Every few days the handsome stranger comes into the café in Lowtown for an hour a time. Most of the time he keeps himself to himself – one drink and he leaves. Sometimes people meet with him but about what remains elusive, the edge of mystery and danger adding to his allure.
Not that Ember is allowed to think about him. She’s finally on the cusp of gaining her citizenship and escaping Lowtown for good, so she can’t be seen to be involved with a vampire – evidence of one single bite would be the end of her prospects. But when those prospects are rocked by her links to the district’s dark underbelly, the stranger she must avoid could be her absolution – and she could be his . . .
Worldbuilding: I liked the layered world of the Lowtown, Midtown, Blackthorn society, with gangs and corrupt officials and a general sense of doom and decay that comes with every good dystopian setting. There was a lot of tension in the setting itself, but I might be in a sans-dystopia sort of mood because it didn’t come through as exciting for me, rather gloomy somehow instead.
Characters: I liked Ember, though I won’t say I loved her. She was ambitious and determined, always a plus, and also a closet romantic which was kind of cute. As the story unfolded, her romantic side came through more and more, though it also had this authentic, down-to-earth vibe that should have won my heart but for some odd reason it didn’t.
Nate’s bad-boy-ery and well-guarded soft core were also a good combo, though it didn’t elicit my general fangirlism. I enjoyed his badass moves and mad skills. He acted as more of a tough guy than he was at times, making him a layered and strangely sweet sort of guy in a bit of a twisted sense, I guess.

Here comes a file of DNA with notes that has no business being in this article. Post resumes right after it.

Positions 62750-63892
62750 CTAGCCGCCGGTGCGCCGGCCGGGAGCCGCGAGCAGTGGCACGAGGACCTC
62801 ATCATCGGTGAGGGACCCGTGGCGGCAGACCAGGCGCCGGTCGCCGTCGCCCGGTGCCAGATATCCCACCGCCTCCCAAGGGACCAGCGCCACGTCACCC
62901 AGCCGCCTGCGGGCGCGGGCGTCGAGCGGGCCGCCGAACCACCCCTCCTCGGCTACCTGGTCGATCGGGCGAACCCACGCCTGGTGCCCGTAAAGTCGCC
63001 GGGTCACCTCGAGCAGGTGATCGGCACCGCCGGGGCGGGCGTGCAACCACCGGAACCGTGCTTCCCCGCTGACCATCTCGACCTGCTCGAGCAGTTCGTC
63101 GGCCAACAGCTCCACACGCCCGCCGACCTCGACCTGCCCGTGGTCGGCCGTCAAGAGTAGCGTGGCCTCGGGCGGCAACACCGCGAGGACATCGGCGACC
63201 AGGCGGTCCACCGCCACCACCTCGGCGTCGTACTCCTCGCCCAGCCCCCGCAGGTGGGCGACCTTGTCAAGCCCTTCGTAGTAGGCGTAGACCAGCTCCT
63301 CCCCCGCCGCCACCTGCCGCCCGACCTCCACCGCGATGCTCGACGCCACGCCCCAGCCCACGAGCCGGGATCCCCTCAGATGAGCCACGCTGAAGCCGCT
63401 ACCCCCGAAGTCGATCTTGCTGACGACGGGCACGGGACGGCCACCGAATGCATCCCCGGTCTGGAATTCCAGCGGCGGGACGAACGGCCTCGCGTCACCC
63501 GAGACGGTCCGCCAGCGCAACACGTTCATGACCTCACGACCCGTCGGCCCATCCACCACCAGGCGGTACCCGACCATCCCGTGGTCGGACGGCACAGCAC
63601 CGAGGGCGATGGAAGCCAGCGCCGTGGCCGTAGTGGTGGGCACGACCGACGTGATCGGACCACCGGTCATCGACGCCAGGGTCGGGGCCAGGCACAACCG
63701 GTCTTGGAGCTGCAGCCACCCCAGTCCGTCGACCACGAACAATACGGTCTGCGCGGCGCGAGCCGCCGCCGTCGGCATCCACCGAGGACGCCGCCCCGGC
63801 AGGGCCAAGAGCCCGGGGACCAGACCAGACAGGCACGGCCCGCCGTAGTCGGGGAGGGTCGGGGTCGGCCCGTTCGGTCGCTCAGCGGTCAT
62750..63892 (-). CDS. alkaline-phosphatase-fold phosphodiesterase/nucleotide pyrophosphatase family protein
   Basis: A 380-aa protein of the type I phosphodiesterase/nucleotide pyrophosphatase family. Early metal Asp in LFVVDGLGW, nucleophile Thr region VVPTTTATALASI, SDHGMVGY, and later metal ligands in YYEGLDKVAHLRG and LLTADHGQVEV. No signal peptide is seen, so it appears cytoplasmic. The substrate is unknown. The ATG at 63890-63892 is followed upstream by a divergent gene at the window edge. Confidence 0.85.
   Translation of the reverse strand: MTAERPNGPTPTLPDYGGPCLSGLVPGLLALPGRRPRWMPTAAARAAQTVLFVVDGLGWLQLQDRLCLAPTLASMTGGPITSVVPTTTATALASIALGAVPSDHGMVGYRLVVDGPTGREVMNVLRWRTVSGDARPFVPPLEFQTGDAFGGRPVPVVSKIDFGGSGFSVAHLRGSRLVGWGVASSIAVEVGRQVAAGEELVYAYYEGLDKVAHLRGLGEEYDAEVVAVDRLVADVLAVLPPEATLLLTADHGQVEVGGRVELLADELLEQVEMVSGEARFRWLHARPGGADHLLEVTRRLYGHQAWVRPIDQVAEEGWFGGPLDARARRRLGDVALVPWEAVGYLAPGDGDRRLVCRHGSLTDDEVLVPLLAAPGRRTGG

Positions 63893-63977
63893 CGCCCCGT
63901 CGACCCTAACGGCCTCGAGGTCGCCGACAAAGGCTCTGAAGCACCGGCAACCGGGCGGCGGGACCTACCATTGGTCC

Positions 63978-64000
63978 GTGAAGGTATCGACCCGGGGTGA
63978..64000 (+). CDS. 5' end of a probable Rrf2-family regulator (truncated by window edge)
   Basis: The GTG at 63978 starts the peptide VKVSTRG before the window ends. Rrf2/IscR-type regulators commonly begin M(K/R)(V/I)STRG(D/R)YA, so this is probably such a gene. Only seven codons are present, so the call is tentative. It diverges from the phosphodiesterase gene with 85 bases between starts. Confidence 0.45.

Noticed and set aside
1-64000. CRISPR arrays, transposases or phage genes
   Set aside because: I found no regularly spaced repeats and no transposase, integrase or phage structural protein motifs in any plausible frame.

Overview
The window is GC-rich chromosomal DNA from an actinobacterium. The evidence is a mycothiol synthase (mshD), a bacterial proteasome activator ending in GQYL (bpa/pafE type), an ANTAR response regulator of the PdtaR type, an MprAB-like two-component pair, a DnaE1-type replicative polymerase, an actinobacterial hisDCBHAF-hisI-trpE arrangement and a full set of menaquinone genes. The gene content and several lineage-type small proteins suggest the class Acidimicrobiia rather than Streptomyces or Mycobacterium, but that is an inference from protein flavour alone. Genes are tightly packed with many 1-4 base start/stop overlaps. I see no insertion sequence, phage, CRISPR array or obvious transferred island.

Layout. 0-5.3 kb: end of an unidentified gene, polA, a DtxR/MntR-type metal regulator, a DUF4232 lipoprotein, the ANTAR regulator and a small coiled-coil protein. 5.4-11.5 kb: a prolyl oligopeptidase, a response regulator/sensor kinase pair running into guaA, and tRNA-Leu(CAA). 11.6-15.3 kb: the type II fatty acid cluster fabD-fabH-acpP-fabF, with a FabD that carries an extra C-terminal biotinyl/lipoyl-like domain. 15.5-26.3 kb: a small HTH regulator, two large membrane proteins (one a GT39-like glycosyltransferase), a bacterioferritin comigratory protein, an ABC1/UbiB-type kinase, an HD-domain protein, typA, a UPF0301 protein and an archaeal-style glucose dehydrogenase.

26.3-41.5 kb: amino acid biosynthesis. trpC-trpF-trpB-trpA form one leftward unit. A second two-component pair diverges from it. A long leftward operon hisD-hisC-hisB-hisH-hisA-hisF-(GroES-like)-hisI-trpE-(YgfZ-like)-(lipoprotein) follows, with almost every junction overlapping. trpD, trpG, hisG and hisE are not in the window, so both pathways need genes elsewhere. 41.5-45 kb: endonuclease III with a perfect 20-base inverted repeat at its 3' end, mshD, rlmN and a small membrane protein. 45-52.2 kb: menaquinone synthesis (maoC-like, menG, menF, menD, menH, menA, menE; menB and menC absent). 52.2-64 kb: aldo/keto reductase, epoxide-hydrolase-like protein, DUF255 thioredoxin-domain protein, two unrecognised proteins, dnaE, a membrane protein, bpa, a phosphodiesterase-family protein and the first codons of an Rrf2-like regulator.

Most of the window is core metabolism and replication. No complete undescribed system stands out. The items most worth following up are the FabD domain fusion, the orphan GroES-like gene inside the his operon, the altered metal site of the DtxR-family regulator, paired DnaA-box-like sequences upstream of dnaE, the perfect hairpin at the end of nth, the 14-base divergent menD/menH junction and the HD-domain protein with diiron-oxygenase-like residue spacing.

I didn’t really feel their chemistry or them as characters, so I wasn’t that invested in their romance as a result. I should have liked them, by all accounts. It’s just one of those cases where you can’t say exactly what it was, but it didn’t work as expected for some reason.
Plot: The story has a nice active tempo, though it felt slightly slower in the very beginning and picked up pace soon after. The story of Ember’s life and its tangents were pretty dramatic, and the curse thing added another layer of tension to the combo. Plus the ending was very hot vampire romance action galore for a pretty slow burn romance.
Writing: Third person, past tense narrative, his/her POV.
Curb Appeal: Cool cover, hooking blurb – impulsive buy material for my vampire PNR moods.
All in all, I had fun reading Haven and enjoyed a lot about the story and world, and the characters as a construct. Something about the combo didn’t click all the way for me so I didn’t end up having as much fun as I was hoping for, I think.
I recommend Haven to fans of vampire PNR with a dystopian spin.